By Kitty Block and Sara Amundson
Note: This blog is part of a series highlighting how we fight—and win—for animals. For this post, I join with Sara Amundson, president of the Humane Society Legislative Fund, to tell the story about how we tackle institutionalized animal suffering by changing laws and government regulations.
“Why isn’t this illegal?”
It’s a question we hear often from people who, upon learning about some form of heartbreaking animal cruelty, are rightfully outraged. There should be laws, they say, to prevent such abuses.
Of course, they’re right, and we have staff who work tirelessly to make such laws a reality.
While the term “lobbying” may bring to mind images of slick-talking industry representatives and backroom deals on behalf of wealthy corporations, our lobbying on behalf of animals is a different breed altogether. On any given day, our policy staff are meeting with members of Congress, having conversations and building relationships in the halls of state capitols, testifying before legislative committees, garnering support for policies that will benefit animals and drumming up opposition for bills that will harm them.
Because of them, elected officials learn about the suffering behind factory farming, trophy hunting, the fur trade, cosmetics testing, puppy mills and other cruelties. We remind them that most Americans abhor such abuses and describe the many ways that humane reforms serve the public interest.
Unfortunately, the industries that profit off cruelty are large and powerful and have their own lobbyists, all bent on fighting any change to the status quo. There are days when we feel like Sisyphus, the figure from Greek mythology who pushes a rock up a hill only to see it roll back down every time he nears the top. Or, perhaps an even more apt comparison given what we’re about to discuss, like a pup chasing his own just-out-of-reach tail. Take the issue of puppy mills. The U.S. is a nation of dog lovers, yet hundreds of thousands of puppies and their parents live in small, squalid cages in commercial breeding mills across the country. No reasonable person would consider these animals’ living conditions humane, but our attempts to pass a federal law to improve their quality of life have so far failed to come to fruition. As we write this, the Puppy Protection Act (H.R. 2840/S. 1385) gains bipartisan cosponsors but has not moved out of the House and Senate committees.
We won’t give up on a federal law, but we know that whether we’re fighting puppy mills or other entrenched cruelties, we can’t place all our bets on one strategy or one piece of legislation. Every year, the Humane Society Legislative Fund and our State Affairs department are lobbying for a panoply of federal, state and local measures, chipping away at animal suffering from every angle. At the same time, our colleagues with Humane Society International are pushing for similar reforms in countries around the world.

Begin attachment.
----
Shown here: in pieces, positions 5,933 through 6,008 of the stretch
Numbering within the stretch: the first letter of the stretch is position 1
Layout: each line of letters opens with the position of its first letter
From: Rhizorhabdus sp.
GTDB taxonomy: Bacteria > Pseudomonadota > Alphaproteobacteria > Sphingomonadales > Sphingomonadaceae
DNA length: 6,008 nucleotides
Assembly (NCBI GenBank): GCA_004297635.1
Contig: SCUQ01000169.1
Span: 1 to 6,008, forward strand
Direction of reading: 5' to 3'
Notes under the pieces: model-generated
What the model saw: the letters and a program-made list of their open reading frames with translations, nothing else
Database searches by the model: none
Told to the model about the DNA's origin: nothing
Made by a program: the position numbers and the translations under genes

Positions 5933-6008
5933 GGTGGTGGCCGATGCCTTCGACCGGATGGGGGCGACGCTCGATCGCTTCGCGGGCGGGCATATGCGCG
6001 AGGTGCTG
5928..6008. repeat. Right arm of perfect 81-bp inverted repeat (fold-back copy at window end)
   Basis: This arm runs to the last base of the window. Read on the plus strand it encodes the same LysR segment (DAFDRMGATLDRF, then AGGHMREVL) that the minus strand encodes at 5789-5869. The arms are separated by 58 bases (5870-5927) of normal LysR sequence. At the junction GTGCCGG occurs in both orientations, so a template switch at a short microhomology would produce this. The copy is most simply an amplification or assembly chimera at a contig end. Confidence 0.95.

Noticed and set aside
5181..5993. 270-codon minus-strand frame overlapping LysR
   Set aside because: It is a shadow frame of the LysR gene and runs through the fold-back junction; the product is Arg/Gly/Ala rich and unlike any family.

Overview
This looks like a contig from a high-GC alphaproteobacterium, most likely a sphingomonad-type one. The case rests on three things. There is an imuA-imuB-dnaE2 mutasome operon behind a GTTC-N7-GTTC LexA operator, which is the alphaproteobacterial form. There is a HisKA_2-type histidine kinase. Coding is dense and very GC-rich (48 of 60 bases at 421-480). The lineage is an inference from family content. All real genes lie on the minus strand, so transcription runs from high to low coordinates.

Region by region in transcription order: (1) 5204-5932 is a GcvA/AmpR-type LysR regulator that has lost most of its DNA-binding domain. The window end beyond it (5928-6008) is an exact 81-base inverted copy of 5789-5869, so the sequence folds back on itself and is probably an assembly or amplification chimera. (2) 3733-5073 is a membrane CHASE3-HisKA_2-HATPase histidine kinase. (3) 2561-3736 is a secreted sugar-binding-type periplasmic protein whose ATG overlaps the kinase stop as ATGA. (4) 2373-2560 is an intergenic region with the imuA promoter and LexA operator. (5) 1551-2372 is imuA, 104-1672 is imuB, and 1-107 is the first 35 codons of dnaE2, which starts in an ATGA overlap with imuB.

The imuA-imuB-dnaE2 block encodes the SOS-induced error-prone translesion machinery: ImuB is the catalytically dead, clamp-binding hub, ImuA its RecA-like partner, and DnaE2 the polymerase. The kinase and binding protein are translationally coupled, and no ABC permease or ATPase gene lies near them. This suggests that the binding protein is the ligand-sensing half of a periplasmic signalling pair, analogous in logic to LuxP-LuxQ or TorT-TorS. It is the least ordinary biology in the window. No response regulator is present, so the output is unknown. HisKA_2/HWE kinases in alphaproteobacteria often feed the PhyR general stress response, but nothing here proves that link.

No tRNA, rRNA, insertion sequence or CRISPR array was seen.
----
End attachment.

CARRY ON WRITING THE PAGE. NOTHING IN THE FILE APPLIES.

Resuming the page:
Our work doesn’t end with the passage of humane laws: We have to ensure our hard-won reforms are enforced. Every year as Congress prepares its annual budget, we’re lobbying for funding and directives that will get the U.S. Department of Agriculture and other key federal agencies to better implement and enforce animal welfare measures, and at the same time, we’re pressuring government agencies at all levels to improve their oversight of the industries they regulate.
It’s a constant fight, and while every year brings disappointments, every year also brings victories that move us closer to our vision of a truly humane world.
For puppy mills, we’ve seen the payoff in higher care standards for commercial breeding facilities in several states and a raft of state and local laws making it harder for commercial breeders to profit from their cruelty. New York, home to 10% of the nation’s puppy-selling pet stores, passed a bill in June that will stop the sale of puppy mill puppies at retail. That bill is now headed to the governor’s desk. Orange County and Manatee County in Florida, as well as Dallas and Houston, recently joined the list of more than 400 local governments that have enacted similar bans, despite the considerable sums of money that Petland, the largest national retailer of puppy mill dogs, spent lobbying against these measures. Since 2000, we’ve been able to boost funding for enforcement of the federal Animal Welfare Act, from an original $9 million per year to $32 million per year currently. This means an increase in critical resources to oversee treatment of animals at puppy mills, roadside zoos, animal research laboratories and more. We also saw the USDA take steps to improve some of the standards of care for the commercial dog breeders they regulate, such as requiring an annual veterinary exam and 24-hour access to fresh, clean water, a preview of the upgrades that would be made under the Puppy Protection Act if it passes.
We all want puppy mills, cosmetics animal testing, trophy hunting and other cruelties ended today (preferably, yesterday). It takes perseverance and resilience to hammer away at these issues year after year. But with public opinion on our side, change will happen, and each of us can be part of it.
Even if your knowledge of how legislation works is limited, even if you eschew politics in every other realm of your life, we encourage you to get involved in our legislative work. You don’t have to delve into the minutiae to encourage your elected officials to support animal protection reforms.
HSLF’s tagline is “get political for animals,” and the more of us who do the faster we’ll see the end of insidious industries like puppy mills, and the faster our country’s laws will finally reflect our humane values.
Sara Amundson is president of the Humane Society Legislative Fund.